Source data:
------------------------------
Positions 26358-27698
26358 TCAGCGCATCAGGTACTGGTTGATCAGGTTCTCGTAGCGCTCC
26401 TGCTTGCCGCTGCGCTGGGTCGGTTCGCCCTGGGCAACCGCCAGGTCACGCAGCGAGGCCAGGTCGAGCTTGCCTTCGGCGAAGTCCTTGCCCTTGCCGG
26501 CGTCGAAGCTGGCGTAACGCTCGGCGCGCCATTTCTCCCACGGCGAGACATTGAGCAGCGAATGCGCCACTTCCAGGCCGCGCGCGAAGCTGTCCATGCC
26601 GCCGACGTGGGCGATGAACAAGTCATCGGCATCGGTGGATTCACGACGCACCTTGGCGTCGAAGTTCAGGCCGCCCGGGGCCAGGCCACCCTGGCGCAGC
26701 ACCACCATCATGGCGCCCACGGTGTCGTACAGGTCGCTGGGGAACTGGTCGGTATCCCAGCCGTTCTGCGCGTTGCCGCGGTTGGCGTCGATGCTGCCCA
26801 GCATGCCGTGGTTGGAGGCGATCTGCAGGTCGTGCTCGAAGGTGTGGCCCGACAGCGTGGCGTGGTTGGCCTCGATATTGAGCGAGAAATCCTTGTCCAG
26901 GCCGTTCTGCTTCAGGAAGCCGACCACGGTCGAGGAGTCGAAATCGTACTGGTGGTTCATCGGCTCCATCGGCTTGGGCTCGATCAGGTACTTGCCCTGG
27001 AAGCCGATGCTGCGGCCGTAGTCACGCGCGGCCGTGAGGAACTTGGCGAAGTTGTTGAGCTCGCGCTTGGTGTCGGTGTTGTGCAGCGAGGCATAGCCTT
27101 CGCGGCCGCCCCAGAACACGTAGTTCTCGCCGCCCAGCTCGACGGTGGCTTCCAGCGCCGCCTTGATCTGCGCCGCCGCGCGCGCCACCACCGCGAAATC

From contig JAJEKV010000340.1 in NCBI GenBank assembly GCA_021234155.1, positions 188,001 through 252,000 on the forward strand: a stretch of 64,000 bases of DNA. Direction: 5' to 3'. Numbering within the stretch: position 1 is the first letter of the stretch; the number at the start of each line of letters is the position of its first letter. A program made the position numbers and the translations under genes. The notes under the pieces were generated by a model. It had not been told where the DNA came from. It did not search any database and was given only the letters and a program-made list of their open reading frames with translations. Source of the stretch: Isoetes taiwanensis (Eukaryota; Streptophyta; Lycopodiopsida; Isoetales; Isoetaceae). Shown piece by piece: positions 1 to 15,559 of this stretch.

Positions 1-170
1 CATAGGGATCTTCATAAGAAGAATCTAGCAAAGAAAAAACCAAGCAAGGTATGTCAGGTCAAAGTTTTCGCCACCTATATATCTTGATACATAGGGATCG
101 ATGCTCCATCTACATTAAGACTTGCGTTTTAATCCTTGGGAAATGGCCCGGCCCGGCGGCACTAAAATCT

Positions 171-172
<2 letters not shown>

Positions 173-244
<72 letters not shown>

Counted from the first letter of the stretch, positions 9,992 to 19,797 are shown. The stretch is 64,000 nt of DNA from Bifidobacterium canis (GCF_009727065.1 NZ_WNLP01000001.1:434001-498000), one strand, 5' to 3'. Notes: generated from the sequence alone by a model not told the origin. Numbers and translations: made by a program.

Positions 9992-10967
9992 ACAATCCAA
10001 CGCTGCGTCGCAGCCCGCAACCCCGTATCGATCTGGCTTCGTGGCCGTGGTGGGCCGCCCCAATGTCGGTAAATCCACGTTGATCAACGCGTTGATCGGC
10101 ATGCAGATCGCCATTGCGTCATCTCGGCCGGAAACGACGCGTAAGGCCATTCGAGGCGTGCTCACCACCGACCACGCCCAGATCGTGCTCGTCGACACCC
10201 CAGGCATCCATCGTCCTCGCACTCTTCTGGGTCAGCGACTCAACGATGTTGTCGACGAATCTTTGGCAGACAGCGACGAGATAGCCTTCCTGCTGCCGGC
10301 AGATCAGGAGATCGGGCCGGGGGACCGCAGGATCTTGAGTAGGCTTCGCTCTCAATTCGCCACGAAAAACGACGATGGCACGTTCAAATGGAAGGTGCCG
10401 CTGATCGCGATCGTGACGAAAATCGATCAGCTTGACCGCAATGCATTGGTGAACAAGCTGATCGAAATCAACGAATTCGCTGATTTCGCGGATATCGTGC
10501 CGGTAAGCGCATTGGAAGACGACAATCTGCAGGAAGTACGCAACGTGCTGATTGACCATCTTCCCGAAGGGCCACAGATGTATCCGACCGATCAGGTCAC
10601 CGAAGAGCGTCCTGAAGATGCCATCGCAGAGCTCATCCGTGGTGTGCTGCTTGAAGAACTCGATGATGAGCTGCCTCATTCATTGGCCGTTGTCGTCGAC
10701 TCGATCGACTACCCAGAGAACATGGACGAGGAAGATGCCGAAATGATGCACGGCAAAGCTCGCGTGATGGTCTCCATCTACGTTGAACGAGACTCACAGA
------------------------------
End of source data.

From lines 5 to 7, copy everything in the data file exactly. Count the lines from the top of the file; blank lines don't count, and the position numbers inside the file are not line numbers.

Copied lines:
26601 GCCGACGTGGGCGATGAACAAGTCATCGGCATCGGTGGATTCACGACGCACCTTGGCGTCGAAGTTCAGGCCGCCCGGGGCCAGGCCACCCTGGCGCAGC
26701 ACCACCATCATGGCGCCCACGGTGTCGTACAGGTCGCTGGGGAACTGGTCGGTATCCCAGCCGTTCTGCGCGTTGCCGCGGTTGGCGTCGATGCTGCCCA
26801 GCATGCCGTGGTTGGAGGCGATCTGCAGGTCGTGCTCGAAGGTGTGGCCCGACAGCGTGGCGTGGTTGGCCTCGATATTGAGCGAGAAATCCTTGTCCAG